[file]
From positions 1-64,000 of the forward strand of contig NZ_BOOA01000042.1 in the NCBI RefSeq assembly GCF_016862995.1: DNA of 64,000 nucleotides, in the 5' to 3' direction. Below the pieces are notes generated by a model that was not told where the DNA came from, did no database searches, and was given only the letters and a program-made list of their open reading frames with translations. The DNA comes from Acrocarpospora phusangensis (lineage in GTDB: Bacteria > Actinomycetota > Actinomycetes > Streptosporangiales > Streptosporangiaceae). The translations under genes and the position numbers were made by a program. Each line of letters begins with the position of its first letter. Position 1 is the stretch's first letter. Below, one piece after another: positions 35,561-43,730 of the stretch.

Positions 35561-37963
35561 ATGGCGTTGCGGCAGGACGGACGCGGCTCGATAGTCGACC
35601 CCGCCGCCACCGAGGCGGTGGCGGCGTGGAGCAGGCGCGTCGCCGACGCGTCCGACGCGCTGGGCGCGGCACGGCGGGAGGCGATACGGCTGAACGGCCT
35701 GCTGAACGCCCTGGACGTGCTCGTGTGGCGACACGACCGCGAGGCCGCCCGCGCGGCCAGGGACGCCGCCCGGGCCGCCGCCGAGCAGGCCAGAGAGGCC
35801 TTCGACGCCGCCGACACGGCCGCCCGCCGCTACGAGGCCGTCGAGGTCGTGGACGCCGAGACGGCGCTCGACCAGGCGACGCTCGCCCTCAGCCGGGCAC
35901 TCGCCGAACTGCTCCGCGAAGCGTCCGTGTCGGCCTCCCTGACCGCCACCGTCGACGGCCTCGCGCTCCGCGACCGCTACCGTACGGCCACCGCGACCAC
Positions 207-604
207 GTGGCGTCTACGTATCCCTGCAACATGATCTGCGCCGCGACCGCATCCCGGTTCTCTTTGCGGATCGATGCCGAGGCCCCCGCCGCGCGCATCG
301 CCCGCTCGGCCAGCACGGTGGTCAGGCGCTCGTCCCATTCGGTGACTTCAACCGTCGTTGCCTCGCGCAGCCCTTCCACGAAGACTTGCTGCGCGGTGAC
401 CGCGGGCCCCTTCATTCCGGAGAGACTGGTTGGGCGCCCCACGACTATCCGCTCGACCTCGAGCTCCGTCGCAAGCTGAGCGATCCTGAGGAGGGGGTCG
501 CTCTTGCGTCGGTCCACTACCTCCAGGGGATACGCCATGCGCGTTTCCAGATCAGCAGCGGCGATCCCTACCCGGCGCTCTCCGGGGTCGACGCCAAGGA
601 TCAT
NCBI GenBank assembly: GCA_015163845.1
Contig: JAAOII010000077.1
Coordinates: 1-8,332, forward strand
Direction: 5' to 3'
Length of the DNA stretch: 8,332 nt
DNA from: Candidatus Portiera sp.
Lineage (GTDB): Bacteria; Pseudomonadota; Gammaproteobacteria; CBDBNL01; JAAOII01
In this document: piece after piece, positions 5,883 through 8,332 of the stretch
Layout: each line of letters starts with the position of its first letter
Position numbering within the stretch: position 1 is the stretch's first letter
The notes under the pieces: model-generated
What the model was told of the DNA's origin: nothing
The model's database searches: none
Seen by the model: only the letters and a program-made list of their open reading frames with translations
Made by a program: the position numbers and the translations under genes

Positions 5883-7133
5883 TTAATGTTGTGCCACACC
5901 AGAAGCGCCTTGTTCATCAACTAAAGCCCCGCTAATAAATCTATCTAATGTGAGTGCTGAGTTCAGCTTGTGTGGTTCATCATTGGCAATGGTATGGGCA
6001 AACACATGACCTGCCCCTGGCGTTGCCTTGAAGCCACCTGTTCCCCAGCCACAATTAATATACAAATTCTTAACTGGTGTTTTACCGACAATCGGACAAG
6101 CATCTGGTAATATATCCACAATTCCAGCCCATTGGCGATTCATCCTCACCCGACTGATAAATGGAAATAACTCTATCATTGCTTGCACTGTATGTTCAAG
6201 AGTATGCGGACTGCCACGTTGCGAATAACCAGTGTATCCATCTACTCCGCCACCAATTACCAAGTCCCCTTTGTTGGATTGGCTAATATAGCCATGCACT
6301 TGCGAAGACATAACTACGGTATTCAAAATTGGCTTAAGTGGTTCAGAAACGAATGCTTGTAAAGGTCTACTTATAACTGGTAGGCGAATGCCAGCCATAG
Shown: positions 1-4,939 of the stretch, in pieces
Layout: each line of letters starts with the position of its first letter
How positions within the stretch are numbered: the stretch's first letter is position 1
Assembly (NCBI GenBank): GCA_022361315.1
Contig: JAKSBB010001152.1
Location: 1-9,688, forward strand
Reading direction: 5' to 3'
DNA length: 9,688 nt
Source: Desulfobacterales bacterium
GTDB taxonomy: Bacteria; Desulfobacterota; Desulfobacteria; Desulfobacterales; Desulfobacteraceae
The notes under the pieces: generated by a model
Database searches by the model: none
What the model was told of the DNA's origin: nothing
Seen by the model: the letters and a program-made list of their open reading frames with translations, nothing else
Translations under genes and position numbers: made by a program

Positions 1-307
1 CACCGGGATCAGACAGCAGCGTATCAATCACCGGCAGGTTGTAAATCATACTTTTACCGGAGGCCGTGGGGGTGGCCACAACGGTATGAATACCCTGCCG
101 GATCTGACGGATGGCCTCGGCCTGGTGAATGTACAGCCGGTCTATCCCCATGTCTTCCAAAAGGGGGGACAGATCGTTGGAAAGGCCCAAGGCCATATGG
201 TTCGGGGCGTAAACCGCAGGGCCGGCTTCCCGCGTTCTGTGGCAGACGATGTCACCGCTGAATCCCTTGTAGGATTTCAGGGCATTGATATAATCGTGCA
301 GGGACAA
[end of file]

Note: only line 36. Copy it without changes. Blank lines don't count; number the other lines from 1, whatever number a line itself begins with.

Shown: positions 1-4,939 of the stretch, in pieces